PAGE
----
Optimized integration of renewable energy technologies into Alberta's oil sands industry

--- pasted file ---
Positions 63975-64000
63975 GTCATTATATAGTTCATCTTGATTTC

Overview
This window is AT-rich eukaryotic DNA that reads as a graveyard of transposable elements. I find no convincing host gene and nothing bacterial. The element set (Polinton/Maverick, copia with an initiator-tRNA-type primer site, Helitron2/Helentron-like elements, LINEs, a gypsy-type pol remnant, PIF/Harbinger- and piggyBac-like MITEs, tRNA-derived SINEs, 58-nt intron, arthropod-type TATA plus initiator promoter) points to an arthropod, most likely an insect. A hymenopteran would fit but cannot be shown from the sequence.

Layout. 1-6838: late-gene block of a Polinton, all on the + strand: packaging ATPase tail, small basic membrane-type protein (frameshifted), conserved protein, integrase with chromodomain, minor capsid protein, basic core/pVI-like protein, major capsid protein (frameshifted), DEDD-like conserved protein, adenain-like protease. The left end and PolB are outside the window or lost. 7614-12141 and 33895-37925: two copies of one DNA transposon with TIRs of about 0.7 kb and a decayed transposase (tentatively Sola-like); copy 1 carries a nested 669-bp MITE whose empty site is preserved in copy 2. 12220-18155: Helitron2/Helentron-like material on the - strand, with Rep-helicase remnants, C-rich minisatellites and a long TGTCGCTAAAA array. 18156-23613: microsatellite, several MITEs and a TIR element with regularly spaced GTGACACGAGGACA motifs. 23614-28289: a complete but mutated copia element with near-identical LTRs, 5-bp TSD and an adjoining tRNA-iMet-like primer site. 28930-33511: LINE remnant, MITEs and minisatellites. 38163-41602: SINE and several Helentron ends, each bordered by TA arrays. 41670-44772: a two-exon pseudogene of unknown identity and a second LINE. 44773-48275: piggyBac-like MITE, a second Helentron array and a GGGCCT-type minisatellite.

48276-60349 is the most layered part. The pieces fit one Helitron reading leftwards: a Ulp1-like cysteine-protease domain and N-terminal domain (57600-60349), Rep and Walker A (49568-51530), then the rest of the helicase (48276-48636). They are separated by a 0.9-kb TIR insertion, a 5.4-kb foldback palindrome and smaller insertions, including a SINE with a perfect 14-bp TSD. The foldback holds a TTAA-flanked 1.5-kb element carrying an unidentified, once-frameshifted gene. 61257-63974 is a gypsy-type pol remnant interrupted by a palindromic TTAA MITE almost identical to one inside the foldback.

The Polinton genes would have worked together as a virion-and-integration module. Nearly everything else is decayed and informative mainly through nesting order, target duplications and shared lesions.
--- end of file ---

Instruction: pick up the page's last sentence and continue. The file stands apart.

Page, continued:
An energy optimization model for the integration of renewable technologies into the energy infrastructure of the oil sands industry is presented. The proposed model determines the optimal configuration of oil producers and the energy infrastructure required to meet their energy demands. The model is geared toward the minimization of cost subject to carbon dioxide emission constraints. A mixed integer non-linear optimization model is developed that simultaneously optimizes capacity expansion and new investment decisions of conventional and renewable energy technologies. To illustrate its applicability, the proposed model was applied to a case study using data reported in the literature for various years of oil sands operations. A rolling horizon approach was implemented to determine the effect of investment decisions of previous operational years on the selection of new investment options. Results were compared with and without the incorporation of renewable energy technologies. The results obtained indicate that the proposed model is a practical tool that can be employed to evaluate and plan oil sands and energy producers for future scenarios. Moreover, the results show that renewable energy technologies have significant potential in reducing reliance on fossil-fuel based technologies and their associated CO2 emissions. The emission constraints set for the operational year 2025 can only be achieved by the incorporation of renewables in the energy production mix.